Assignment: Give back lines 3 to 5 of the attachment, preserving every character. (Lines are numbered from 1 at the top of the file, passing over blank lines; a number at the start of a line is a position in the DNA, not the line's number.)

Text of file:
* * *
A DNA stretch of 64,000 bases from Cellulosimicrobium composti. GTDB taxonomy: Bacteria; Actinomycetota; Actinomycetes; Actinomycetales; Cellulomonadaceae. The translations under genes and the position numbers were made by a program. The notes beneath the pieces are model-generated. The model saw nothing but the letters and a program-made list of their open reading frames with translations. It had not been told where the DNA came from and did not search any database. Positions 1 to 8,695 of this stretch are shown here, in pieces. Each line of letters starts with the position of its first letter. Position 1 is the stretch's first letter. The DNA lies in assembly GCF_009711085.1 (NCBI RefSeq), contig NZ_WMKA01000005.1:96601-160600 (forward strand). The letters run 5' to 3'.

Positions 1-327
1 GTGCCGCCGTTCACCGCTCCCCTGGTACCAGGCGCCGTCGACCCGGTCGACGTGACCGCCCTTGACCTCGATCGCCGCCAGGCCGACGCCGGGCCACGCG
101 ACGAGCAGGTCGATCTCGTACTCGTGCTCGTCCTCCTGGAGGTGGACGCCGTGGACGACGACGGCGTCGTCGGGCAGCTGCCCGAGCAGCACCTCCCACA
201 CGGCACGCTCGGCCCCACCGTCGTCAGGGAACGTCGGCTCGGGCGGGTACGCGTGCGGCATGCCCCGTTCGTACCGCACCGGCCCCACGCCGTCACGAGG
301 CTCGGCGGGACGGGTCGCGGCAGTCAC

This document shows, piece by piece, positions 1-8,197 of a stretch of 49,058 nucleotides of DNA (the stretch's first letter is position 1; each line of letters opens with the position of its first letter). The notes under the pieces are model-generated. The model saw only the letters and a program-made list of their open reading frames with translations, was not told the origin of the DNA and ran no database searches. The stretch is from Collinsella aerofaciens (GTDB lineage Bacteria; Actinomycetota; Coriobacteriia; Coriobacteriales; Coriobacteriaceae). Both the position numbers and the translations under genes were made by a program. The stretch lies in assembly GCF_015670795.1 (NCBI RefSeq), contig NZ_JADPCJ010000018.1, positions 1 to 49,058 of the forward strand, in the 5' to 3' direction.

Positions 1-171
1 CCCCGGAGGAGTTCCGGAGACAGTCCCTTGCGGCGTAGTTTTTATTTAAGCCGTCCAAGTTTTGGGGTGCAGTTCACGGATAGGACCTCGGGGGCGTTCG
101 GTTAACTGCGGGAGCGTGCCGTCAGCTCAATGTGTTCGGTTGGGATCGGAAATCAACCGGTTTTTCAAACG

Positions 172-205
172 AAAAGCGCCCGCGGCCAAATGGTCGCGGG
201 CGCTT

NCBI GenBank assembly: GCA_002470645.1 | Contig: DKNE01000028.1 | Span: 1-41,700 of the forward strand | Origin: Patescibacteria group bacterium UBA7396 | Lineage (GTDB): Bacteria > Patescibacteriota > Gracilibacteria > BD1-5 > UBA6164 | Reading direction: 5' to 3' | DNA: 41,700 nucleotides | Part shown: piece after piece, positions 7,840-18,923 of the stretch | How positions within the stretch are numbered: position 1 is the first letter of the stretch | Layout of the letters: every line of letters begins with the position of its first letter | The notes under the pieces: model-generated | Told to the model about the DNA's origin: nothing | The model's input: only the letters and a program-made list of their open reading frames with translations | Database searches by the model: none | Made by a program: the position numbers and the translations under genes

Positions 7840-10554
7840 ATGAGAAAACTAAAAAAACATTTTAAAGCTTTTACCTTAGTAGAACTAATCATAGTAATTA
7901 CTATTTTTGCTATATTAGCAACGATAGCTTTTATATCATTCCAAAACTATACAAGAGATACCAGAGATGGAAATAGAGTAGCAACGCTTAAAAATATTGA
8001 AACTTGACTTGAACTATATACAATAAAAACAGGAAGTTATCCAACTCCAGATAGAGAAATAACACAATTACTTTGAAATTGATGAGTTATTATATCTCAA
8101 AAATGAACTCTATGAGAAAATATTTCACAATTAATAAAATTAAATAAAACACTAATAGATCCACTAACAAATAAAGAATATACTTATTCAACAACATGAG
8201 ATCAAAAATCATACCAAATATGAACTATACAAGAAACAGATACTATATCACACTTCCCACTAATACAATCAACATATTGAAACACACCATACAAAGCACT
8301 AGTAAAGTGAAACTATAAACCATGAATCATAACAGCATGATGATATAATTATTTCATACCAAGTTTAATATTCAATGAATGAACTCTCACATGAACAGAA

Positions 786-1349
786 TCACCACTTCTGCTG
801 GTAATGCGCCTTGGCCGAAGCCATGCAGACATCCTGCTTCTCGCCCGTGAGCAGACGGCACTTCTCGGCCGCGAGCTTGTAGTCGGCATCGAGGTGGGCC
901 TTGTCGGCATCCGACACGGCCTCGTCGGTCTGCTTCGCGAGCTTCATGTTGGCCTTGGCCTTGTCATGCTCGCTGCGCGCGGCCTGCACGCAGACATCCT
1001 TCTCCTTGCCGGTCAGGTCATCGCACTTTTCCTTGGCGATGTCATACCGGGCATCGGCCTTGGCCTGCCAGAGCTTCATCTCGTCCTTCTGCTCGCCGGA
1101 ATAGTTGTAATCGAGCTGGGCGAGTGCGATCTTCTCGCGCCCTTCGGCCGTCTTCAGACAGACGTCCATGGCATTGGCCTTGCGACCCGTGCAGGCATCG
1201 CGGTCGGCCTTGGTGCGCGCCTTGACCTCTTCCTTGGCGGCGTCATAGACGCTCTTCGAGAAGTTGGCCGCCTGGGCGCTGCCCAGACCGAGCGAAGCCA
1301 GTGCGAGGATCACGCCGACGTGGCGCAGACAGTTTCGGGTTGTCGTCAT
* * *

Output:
1 GTGCCGCCGTTCACCGCTCCCCTGGTACCAGGCGCCGTCGACCCGGTCGACGTGACCGCCCTTGACCTCGATCGCCGCCAGGCCGACGCCGGGCCACGCG
101 ACGAGCAGGTCGATCTCGTACTCGTGCTCGTCCTCCTGGAGGTGGACGCCGTGGACGACGACGGCGTCGTCGGGCAGCTGCCCGAGCAGCACCTCCCACA
201 CGGCACGCTCGGCCCCACCGTCGTCAGGGAACGTCGGCTCGGGCGGGTACGCGTGCGGCATGCCCCGTTCGTACCGCACCGGCCCCACGCCGTCACGAGG